It’s all about intentions
Christina Feldman is often quoted as saying that, ‘everything rests on the tip of intention’. This is something we regularly refer to in training, particularly when we find ourselves getting caught up in the logistical details of where we are doing.
So, while we try to work out how certain aspects of the .b/Paws/.breathe course might sit within social distancing guidelines, it’s a good idea to go back to the intentions of the practice/section of the lesson in question.
For example, in .b Lesson 7, which is all about changing how we relate to strong emotions, we traditionally engage the students in a practice involving slightly raised stress levels. For example, before COVID-19, we might have passed around a toy shock ball, walked around the room with a balloon and the possibility of it being popped, or something similar.
With social distancing in mind, such versions of this exercise would be impossible. This is when we return to the teacher booklet and revisit the intentions of this exercise in order to devise a socially distanced alternative that meets the same intentions. In this case, the intentions are listed as being:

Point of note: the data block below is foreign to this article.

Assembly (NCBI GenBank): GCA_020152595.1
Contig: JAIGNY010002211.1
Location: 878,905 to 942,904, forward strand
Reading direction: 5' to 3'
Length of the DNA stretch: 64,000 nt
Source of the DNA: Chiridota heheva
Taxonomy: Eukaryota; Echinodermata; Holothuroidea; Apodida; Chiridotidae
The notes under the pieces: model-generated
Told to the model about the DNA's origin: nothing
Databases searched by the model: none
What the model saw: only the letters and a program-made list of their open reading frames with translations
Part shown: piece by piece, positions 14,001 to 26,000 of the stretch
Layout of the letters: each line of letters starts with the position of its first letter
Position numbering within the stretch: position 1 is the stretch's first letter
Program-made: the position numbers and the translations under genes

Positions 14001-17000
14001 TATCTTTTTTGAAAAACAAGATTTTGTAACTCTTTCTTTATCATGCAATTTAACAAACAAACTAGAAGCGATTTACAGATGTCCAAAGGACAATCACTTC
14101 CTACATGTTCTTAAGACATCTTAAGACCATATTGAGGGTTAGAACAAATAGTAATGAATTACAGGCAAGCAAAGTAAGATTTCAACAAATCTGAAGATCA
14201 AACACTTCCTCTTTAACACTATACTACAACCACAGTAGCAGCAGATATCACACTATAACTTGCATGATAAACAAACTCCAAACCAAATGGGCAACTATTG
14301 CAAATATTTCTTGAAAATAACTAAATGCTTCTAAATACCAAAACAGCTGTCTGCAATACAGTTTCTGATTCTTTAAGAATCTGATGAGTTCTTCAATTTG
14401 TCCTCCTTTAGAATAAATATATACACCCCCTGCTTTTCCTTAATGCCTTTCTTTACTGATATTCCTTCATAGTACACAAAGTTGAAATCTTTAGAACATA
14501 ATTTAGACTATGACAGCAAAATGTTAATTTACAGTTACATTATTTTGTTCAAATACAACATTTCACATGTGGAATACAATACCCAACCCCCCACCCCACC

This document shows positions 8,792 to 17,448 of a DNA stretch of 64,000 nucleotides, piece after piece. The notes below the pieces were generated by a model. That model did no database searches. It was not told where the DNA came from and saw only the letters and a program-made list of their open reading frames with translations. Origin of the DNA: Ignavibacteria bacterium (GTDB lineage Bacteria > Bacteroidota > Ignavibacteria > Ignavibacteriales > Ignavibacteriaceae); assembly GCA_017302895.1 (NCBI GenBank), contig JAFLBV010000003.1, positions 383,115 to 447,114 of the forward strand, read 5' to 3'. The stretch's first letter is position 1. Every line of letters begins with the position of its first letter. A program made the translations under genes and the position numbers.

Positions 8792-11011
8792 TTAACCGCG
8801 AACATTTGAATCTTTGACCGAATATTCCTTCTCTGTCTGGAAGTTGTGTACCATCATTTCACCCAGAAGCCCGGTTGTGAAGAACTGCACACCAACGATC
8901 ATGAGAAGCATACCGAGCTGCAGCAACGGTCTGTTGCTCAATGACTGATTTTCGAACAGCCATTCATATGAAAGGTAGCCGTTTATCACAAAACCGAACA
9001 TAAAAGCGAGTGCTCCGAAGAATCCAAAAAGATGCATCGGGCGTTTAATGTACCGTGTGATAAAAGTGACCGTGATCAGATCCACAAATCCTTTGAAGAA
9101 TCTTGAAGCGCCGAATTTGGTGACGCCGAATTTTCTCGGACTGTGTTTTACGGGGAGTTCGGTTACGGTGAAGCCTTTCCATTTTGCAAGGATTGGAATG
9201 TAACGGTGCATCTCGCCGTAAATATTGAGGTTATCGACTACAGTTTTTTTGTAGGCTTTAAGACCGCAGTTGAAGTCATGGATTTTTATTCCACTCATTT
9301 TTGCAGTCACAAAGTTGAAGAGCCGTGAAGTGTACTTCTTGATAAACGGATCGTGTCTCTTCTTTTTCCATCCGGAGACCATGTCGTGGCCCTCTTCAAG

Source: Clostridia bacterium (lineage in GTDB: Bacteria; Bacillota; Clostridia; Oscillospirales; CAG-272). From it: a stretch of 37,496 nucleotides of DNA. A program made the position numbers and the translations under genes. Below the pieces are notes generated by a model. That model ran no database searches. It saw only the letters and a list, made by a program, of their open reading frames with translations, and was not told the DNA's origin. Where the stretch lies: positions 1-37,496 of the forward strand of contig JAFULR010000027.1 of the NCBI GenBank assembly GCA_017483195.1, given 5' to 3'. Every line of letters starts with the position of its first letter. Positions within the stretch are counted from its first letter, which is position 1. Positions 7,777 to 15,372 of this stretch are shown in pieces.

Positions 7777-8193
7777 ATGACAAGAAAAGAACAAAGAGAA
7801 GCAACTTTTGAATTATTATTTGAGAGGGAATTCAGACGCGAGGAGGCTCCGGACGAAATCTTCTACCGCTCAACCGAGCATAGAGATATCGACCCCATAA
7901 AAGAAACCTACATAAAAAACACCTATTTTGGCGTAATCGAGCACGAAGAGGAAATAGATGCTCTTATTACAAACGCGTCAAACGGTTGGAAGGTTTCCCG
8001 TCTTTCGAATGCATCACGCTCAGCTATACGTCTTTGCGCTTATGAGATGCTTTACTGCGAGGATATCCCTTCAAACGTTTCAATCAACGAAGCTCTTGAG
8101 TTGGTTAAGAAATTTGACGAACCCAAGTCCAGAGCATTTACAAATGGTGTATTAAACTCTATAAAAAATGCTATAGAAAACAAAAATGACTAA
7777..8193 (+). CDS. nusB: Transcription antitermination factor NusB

‘….. to gradually increase stress levels (within a safe environment) so that the pupils can pay closer attention – literally ‘attend to’ – what stress is like for them and learn how to manage it.’
How might we do this with distance? It may be that you do something as simple as have a box or bowl containing pieces of paper which have the names of all the students, and mention that you will soon pull out the name of one of the students, and they will then be asked to do a task in front of the group. Would this safely raise stress levels? Will it be an opportunity for them to tune into the stress signs of stress they might be experiencing in their body? Yes. Job done!
The same is the case with the eating practice in .b (Lesson 4) and Paws b (Lesson 4), where we explore: “… noticing the small details of our experience – things we would usually rush past – connecting us with each moment as it happens. When we do this, life feels brighter and fresher.”